I came up with this initial 2009 series that I am calling (Slide 1) ‘2 Things 2 B in 09’
(Slide 1a) They are: a peacemaker and a missionary.
This month we will be addressing the peacemaker role and next month we will be addressing the missionary role.
I believe that this is a time in which the Church of Jesus Christ, needs to step back and refocus on what God has called it to do and be - peacemakers and be missionaries of His love and grace. It is a Biblical role that we must take up again and, through the power and strength of His Holy Spirit, fulfill to the best of our ability.
As we begin this part of the series, here is our road map for this month. (Slide 2)
What does it mean to be a peacemaker? More important what does it mean to be God’s peacemaker?
To be God’s peacemaker is to understand the difference between peacemaking and peacekeeping
(Slide 3)
To be God’s peacemaker is to practice the Biblical pattern of reconciliation
(Slide 4)
To be God’s peacemaker is to discern the nature of conflict
(Slide 5)
Finally, to be God’s peacemaker is to accept that peacemaking is an ‘inside out’ process.

Each week we will address each of these four points and we begin this morning (finally, huh) with this point. (Slide 6)
To be God’s peacemaker is to understand the difference between peacemaking and peacekeeping .
(Slide 7) Our text for this morning is Matthew 5:9
God blesses those who work for peace,
for they will be called the children of God.
This verse appears at the beginning of what has been called ‘The Sermon on the Mount’ and I think that we need to, as we should always do, understand and acknowledge the context of this verse before we go any further.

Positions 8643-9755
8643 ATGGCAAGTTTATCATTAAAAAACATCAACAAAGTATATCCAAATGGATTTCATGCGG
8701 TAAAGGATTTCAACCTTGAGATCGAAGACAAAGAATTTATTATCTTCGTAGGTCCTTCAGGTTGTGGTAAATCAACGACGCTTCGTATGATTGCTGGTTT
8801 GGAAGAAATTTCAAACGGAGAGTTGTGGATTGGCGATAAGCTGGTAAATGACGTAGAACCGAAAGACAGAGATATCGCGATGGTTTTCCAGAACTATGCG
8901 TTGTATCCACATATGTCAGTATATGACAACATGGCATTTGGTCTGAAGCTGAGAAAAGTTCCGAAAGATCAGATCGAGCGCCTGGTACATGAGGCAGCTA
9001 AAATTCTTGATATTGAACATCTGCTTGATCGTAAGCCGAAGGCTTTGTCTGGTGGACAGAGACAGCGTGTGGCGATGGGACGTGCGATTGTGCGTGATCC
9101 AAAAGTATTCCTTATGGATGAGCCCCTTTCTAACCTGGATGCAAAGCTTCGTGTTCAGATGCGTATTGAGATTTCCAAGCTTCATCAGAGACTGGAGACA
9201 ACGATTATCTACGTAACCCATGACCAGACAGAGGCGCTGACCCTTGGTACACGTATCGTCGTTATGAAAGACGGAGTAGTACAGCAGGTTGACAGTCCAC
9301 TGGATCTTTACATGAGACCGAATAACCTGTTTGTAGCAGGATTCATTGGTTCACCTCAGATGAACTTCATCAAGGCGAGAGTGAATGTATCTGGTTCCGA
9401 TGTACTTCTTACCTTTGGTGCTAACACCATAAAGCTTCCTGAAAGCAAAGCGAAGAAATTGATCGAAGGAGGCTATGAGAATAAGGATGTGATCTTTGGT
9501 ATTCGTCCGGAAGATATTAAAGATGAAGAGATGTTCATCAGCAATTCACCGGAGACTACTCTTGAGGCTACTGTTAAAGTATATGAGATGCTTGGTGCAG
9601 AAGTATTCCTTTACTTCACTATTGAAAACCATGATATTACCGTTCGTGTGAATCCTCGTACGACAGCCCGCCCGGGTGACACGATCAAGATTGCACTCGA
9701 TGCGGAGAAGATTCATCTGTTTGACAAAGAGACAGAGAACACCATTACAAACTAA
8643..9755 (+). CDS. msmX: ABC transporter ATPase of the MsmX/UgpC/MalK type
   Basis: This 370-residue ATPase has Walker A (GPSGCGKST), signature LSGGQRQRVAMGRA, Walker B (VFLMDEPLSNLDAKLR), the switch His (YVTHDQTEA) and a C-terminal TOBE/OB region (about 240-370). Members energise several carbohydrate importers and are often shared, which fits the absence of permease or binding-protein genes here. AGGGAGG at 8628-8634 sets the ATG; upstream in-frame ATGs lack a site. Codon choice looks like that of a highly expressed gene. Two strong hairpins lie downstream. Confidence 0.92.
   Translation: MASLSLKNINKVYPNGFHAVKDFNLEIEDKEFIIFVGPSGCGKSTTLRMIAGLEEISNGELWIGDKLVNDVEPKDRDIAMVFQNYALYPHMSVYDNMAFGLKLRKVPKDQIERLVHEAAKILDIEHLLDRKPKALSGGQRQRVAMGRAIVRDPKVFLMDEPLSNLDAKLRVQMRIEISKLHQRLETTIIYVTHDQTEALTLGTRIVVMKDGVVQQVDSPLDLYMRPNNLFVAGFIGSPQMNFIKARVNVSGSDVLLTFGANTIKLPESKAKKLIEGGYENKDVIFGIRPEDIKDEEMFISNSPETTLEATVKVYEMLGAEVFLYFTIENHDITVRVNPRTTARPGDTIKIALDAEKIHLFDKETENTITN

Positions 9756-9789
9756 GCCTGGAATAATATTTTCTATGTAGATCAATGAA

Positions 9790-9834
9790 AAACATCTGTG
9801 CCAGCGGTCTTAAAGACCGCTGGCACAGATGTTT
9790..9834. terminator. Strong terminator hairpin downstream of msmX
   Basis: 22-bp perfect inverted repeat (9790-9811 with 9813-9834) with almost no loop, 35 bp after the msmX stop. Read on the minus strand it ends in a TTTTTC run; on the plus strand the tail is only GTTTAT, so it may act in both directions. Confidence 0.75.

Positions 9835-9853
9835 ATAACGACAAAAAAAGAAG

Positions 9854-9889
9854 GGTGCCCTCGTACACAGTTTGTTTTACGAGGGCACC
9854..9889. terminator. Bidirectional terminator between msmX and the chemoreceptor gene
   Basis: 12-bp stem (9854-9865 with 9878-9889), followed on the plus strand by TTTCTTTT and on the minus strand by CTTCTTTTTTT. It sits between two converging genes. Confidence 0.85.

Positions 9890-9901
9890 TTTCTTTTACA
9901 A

This particular segment of chapter 5 is also called the Beatitudes. It begins with verse 3 and ends with verse 10. Each verse describes what Jesus indicates that God the Father acknowledges or blesses when it comes to certain character traits. Those traits are basically ones that indicate a pursuit for God and what is right and just as well as a desire to be humble, pure in heart, and merciful. They are what Jesus expects His followers to develop over the course of the rest of their lives.
Now just prior to verse 9 we read in verse 8 ‘God blesses those whose hearts are pure,
for they will see God.’ I like what John Stott says about this placement.
‘The sequence of thought from purity of heart to peacemaking is natural, because one of the most frequent causes of conflict is intrigue, while openness and sincerity are essential to all true reconciliation.’ In other words, if we become pure in our hearts where our motives and intentions reside, peace stands a greater chance of developing in our relationships with others as a mark of our Christian character.
Of course, as Stott goes on to remark and as verse 10 says, there is a price to be paid for such commitment to peace. A price that is costly.
Now for our purposes for today, we note that Matthew